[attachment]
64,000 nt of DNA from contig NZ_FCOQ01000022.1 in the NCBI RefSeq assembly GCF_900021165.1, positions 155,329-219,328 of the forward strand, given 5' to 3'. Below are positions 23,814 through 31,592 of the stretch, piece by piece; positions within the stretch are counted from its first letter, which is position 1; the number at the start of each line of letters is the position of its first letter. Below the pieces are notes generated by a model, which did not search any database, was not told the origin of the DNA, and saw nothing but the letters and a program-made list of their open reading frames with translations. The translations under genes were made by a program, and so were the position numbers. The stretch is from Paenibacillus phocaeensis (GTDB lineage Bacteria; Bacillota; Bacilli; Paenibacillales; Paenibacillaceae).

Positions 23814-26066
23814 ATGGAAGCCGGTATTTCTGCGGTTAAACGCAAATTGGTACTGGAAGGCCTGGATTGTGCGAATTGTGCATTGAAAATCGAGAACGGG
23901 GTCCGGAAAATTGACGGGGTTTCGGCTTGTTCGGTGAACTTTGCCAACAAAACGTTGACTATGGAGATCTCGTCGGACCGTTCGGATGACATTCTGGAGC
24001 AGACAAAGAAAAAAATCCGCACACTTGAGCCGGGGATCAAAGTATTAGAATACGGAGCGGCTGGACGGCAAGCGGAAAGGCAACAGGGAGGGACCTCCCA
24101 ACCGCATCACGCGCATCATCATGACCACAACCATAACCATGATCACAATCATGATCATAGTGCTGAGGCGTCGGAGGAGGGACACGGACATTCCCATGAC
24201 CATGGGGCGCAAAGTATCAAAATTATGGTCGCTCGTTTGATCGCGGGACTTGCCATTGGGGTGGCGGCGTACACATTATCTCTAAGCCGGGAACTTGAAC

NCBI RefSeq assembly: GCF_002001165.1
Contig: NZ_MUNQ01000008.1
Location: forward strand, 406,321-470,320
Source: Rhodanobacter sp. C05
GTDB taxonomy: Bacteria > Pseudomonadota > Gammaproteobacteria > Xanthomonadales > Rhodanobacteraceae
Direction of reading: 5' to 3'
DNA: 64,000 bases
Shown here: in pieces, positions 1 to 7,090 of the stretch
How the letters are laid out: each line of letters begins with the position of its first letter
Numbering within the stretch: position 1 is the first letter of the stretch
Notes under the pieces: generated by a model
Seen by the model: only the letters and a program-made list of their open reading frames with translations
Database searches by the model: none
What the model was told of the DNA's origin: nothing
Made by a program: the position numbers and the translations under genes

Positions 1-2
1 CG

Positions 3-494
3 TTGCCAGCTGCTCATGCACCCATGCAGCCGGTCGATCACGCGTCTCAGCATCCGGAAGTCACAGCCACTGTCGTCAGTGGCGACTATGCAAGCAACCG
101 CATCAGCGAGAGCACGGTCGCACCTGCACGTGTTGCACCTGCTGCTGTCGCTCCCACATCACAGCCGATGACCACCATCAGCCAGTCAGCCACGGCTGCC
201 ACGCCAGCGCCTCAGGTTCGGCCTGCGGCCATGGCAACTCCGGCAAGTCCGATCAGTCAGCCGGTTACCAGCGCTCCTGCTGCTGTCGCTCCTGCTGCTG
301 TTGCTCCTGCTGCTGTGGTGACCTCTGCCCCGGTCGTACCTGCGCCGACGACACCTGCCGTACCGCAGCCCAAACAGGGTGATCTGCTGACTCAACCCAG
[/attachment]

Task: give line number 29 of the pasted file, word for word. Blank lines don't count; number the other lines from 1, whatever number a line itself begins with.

301 TTGCTCCTGCTGCTGTGGTGACCTCTGCCCCGGTCGTACCTGCGCCGACGACACCTGCCGTACCGCAGCCCAAACAGGGTGATCTGCTGACTCAACCCAG